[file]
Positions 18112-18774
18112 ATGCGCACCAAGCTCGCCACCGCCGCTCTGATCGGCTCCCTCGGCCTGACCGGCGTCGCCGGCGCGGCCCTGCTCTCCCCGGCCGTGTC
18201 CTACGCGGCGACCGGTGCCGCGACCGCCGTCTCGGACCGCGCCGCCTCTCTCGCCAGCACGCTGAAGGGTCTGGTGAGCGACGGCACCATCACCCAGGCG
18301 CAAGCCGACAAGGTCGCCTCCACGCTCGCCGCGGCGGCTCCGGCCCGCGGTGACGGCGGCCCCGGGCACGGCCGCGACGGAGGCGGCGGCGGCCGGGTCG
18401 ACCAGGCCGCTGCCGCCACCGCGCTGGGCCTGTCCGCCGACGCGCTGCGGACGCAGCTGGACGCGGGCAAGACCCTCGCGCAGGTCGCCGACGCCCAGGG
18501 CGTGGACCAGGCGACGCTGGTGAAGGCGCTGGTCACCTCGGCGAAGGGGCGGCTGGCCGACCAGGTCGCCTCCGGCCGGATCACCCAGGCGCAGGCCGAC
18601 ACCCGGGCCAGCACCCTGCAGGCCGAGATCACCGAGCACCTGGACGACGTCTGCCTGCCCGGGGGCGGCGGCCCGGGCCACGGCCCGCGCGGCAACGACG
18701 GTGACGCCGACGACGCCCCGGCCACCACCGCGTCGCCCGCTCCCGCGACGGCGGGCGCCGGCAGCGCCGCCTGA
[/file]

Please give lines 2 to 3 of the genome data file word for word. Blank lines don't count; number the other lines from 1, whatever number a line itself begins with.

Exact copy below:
18112 ATGCGCACCAAGCTCGCCACCGCCGCTCTGATCGGCTCCCTCGGCCTGACCGGCGTCGCCGGCGCGGCCCTGCTCTCCCCGGCCGTGTC
18201 CTACGCGGCGACCGGTGCCGCGACCGCCGTCTCGGACCGCGCCGCCTCTCTCGCCAGCACGCTGAAGGGTCTGGTGAGCGACGGCACCATCACCCAGGCG